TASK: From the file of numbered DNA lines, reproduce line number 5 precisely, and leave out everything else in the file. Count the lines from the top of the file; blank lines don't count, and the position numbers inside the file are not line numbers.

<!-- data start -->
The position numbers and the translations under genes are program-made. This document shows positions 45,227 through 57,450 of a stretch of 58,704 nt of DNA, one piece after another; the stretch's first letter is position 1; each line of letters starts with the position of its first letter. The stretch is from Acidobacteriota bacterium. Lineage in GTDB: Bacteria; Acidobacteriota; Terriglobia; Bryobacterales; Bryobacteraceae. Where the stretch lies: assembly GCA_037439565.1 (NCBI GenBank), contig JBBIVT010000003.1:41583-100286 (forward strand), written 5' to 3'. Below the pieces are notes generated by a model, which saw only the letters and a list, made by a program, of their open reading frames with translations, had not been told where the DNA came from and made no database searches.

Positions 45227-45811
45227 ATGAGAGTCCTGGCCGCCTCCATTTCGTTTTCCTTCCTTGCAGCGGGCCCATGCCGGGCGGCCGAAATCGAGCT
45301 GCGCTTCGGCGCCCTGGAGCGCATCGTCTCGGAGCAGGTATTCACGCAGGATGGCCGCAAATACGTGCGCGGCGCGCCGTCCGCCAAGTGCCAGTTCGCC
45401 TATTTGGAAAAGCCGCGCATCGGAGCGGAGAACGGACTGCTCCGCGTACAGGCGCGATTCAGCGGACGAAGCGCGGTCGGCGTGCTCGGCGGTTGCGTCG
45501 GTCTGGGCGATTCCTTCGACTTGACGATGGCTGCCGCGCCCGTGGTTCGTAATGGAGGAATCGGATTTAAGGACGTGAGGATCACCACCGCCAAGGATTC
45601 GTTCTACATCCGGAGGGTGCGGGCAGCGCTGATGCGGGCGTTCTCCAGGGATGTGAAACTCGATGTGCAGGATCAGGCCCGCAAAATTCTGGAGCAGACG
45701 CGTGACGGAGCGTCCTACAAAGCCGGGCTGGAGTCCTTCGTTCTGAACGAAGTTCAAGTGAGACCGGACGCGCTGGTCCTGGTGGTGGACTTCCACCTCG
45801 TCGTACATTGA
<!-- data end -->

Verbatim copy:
45401 TATTTGGAAAAGCCGCGCATCGGAGCGGAGAACGGACTGCTCCGCGTACAGGCGCGATTCAGCGGACGAAGCGCGGTCGGCGTGCTCGGCGGTTGCGTCG